Misperceptions in the African-American community about Latter-day Saints began to change. After reading Mr. Cobb’s articles, one community member called and asked if we would host in our stake center a lecture by a renowned historian on African-American genealogy. We were delighted. Some 350 attended the lecture and toured the Family History Center. A video of the lecture ran on television and on the Internet.
A few months later, we sponsored at the same stake center a lecture by two Church members, Marie Taylor and African-American author Darius Gray. They spoke of how the Lord guided them in the work that led to the Church’s production of the Freedman’s Bank Records on CD-ROM, a user-friendly database of 480,000 names of early African-Americans. This time, some 600 people, mostly African-Americans, attended the event and signed up for classes at the Family History Center.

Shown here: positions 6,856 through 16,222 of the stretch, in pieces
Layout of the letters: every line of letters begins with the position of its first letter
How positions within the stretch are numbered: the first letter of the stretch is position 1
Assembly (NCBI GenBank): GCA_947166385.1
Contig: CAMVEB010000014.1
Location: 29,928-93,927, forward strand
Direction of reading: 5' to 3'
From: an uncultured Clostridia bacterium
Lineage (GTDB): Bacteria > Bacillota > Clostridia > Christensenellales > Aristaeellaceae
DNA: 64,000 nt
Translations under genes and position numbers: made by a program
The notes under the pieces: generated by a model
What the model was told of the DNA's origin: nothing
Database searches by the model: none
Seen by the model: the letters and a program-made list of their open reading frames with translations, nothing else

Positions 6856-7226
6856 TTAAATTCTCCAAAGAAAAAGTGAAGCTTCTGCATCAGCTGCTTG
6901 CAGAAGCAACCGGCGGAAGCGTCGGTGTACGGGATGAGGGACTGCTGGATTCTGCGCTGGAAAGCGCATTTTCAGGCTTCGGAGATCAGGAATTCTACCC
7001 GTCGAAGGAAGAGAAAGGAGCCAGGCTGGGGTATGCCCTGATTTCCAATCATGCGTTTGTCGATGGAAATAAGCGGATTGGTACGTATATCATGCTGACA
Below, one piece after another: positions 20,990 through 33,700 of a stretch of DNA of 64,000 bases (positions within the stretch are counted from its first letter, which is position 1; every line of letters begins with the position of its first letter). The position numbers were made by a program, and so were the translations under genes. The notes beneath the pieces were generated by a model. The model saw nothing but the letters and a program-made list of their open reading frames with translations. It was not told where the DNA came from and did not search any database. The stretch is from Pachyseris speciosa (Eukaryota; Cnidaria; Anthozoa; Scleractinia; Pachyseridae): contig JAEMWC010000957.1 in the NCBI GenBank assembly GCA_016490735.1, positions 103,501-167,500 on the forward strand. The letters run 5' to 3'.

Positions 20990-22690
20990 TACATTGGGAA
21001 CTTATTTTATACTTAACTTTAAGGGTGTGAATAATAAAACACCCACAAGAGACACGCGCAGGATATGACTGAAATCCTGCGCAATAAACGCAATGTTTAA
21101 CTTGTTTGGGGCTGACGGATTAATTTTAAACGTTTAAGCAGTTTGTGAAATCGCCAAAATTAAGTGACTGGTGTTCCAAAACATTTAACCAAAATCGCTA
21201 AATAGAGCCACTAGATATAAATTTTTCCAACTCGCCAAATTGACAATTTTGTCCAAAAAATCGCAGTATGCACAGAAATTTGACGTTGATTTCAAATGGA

Special events such as these have continued, including a lecture by George Haley, U.S. ambassador to Gambia and a brother of Roots author Alex Haley. Local African-American leaders have expressed how happy they are about this relationship with the Church.
As we look back at our mission, we continue to be amazed at how the Lord prepares each of us throughout our lives to serve in the ways He needs us.
Malcolm and Helen Warner, Oak Forest Second Ward, Layton Utah North Stake
“Your life is your preparation. You have valuable experience. You have raised a family and served in the Church. Just go and be yourselves. The Lord has promised that angels will go before you” (see D&C 103:19–20).
Elder Robert D. Hales of the Quorum of the Twelve Apostles, “Couple Missionaries: A Time to Serve,” Ensign, May 2001, 25.